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Do diacritics entail an early processing cost in the absence of abstract representations? Evidence from masked priming in English.

Perea, M., Gomez, P. and Baciero, A., 2022. Do diacritics entail an early processing cost in the absence of abstract representations? Evidence from masked priming in English. Language and Speech. (In Press)

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DOI: 10.1177/00238309221078321

Abstract

Using the masked priming technique, word recognition experiments in various languages have shown slower response times for a target word like NEVEU (nephew, in French) when preceded by a diacritical prime like néveu than by the identity prime neveu. The most common account of this effect is linguistic: diacritical and non-diacritical vowels (e.g., é and e) activate different letter representations (e.g., compare neveu /nə.vø/ vs. néveu /ne.vø/). However, another explanation is that the reduced effectiveness of the diacritical primes is merely due to the perceptual salience of accent marks in the first moments of word processing. Here, we designed a masked priming experiment that tested this perceptual salience account by comparing the effectiveness of diacritical versus non-diacritical primes in a language where diacritics have no linguistic value, namely, English (e.g., nórth-NORTH vs. north-NORTH). We found a small but reliable cost due to the diacritical primes, thus revealing that perceptual salience reduced the effectiveness of the primes. However, the effect sizes were substantially smaller than in the experiments in languages with diacritical marks, thus suggesting that the néveu-NEVEU versus neveu-NEVEU difference relies on both linguistic and perceptual sources.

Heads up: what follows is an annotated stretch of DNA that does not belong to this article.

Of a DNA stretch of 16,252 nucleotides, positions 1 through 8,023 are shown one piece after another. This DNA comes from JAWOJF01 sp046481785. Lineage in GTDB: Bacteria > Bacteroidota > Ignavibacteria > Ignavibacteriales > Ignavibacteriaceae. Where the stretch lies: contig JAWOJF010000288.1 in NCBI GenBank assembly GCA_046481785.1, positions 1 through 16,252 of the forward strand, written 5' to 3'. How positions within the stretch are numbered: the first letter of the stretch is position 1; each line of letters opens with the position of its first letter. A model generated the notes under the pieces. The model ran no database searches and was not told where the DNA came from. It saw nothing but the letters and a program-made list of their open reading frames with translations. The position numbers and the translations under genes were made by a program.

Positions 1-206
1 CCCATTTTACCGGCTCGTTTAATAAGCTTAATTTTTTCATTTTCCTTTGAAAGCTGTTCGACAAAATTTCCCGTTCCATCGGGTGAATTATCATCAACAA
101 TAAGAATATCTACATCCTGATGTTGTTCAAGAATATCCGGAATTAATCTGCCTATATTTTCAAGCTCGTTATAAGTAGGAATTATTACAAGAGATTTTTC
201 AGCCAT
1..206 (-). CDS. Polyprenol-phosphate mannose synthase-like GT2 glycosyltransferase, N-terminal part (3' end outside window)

Item Type:Article
ISSN:0023-8309
Uncontrolled Keywords:lexical access; masked priming; orthographic processing; visual similarity
Group:Faculty of Science & Technology
ID Code:37535
Deposited By: Symplectic RT2
Deposited On:22 Sep 2022 15:50
Last Modified:22 Sep 2022 15:50

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